Identification of small RNAs in extracellular vesicles from the commensal yeast Malassezia sympodialis.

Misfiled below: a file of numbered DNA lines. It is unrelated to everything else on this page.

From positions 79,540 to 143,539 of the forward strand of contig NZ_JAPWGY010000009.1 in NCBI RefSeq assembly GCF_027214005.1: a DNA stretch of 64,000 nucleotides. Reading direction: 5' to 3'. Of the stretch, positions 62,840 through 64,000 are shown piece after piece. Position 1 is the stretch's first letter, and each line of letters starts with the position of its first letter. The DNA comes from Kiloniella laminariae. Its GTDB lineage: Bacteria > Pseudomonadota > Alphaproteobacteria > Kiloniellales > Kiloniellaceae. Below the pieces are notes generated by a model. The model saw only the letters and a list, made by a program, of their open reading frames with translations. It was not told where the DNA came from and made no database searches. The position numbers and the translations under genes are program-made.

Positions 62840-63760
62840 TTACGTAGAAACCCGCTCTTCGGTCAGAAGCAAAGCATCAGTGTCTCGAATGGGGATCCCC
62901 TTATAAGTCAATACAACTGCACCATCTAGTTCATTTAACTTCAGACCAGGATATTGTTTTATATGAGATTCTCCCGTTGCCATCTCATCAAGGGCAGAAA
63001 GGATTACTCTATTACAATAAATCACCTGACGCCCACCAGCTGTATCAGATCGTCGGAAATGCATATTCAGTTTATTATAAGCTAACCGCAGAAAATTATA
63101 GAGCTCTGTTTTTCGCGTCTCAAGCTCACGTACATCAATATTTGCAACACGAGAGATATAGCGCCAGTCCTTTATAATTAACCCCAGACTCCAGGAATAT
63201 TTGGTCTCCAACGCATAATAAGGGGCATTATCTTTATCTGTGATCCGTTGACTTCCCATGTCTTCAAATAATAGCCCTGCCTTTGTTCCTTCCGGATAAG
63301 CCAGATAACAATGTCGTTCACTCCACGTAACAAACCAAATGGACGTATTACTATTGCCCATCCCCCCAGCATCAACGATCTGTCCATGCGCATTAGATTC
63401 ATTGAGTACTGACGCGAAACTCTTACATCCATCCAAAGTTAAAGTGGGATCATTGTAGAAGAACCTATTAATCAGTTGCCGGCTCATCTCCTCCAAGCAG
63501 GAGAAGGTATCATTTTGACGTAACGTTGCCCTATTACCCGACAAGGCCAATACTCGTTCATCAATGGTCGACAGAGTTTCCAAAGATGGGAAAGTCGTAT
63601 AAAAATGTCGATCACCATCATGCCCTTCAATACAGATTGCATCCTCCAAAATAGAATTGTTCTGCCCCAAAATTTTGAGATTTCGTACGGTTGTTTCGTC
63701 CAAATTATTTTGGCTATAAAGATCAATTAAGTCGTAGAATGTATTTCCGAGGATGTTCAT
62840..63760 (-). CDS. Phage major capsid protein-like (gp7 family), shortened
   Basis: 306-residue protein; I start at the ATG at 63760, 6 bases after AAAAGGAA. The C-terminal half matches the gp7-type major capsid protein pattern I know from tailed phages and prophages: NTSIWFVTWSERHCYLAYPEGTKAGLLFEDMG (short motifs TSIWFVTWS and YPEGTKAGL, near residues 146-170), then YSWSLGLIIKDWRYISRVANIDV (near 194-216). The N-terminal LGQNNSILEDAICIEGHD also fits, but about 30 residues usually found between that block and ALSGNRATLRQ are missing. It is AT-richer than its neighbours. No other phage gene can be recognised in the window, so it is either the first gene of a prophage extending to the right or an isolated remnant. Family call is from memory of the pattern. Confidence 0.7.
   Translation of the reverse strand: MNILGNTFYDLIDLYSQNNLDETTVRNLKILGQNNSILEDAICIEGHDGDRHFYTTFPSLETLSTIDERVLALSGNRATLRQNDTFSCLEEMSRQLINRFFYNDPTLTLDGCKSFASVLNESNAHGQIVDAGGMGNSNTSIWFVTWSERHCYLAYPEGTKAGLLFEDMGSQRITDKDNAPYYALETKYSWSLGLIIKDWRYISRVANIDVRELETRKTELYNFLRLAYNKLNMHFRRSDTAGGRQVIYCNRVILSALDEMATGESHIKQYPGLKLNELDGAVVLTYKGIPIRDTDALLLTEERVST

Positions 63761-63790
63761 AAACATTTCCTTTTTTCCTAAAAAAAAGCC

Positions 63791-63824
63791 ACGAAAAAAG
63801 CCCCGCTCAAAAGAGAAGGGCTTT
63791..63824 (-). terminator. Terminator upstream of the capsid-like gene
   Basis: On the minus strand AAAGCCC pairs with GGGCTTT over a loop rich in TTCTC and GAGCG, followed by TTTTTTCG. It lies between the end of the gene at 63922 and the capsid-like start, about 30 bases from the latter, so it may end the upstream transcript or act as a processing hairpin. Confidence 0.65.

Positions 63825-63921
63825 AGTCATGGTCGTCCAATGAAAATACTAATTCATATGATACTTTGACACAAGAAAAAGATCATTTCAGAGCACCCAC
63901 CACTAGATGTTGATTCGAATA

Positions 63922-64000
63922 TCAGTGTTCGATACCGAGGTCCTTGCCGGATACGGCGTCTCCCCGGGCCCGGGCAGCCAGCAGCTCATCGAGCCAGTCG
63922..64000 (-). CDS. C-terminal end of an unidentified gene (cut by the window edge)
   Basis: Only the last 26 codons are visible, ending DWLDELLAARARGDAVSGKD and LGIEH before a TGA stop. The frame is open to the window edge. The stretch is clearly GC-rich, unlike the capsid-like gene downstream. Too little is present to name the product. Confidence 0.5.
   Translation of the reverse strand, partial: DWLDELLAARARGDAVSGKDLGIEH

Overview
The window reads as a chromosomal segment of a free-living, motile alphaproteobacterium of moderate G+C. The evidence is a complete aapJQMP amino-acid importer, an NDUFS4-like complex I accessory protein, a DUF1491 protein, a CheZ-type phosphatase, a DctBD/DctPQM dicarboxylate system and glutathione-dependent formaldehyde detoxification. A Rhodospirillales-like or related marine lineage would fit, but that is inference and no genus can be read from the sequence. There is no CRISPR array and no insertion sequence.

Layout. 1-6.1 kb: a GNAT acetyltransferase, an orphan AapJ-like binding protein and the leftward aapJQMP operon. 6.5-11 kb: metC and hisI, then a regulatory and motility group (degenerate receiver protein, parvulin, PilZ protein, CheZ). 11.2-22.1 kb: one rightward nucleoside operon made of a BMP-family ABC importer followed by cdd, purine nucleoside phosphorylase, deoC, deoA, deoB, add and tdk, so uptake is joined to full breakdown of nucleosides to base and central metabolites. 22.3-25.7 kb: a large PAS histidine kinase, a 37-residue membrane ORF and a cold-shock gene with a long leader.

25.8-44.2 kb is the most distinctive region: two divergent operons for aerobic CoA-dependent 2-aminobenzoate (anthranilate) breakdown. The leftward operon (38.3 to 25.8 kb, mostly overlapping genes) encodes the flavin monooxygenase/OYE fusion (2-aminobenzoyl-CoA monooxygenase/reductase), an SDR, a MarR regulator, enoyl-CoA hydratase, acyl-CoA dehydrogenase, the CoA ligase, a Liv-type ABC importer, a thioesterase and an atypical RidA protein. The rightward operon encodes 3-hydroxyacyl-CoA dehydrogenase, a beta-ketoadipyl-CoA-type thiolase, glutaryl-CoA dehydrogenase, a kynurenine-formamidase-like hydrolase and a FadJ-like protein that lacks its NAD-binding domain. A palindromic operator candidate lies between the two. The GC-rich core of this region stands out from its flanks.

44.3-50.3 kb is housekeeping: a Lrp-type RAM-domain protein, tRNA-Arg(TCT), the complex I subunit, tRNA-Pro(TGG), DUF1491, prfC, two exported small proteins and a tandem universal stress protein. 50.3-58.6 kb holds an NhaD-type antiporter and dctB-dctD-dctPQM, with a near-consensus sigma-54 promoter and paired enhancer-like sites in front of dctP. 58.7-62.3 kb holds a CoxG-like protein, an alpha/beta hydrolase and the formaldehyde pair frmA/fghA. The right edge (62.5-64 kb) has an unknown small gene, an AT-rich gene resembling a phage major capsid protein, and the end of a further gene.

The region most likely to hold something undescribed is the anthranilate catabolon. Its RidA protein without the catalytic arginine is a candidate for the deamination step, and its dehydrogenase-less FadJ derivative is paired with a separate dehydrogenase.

Malassezia is the dominant fungus in the human skin mycobiome and is associated with common skin disorders including atopic eczema (AE)/dermatitis. Recently, it was found that Malassezia sympodialis secretes nanosized exosome-like vesicles, designated MalaEx, that carry allergens and can induce inflammatory cytokine responses. Extracellular vesicles from different cell-types including fungi have been found to deliver functional RNAs to recipient cells. In this study we assessed the presence of small RNAs in MalaEx and addressed if the levels of these RNAs differ when M. sympodialis is cultured at normal human skin pH versus the elevated pH present on the skin of patients with AE. The total number and the protein concentration of the released MalaEx harvested after 48?h culture did not differ significantly between the two pH conditions nor did the size of the vesicles. From small RNA sequence data, we identified a set of reads with well-defined start and stop positions, in a length range of 16 to 22 nucleotides consistently present in the MalaEx. The levels of small RNAs were not significantly differentially expressed between the two different pH conditions indicating that they are not influenced by the elevated pH level observed on the AE skin.